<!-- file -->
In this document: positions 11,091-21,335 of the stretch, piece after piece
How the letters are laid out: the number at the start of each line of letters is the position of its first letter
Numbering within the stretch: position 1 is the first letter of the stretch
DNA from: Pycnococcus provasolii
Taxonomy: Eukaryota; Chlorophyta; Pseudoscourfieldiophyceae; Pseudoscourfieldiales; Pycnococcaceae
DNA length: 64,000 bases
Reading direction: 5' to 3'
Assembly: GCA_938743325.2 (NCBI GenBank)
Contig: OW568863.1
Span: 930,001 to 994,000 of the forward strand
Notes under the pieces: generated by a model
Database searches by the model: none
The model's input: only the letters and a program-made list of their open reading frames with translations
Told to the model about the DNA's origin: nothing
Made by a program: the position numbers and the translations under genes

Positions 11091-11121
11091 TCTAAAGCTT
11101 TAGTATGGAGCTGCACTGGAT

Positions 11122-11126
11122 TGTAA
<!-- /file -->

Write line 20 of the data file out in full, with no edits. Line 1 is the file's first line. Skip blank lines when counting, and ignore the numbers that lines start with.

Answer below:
11122 TGTAA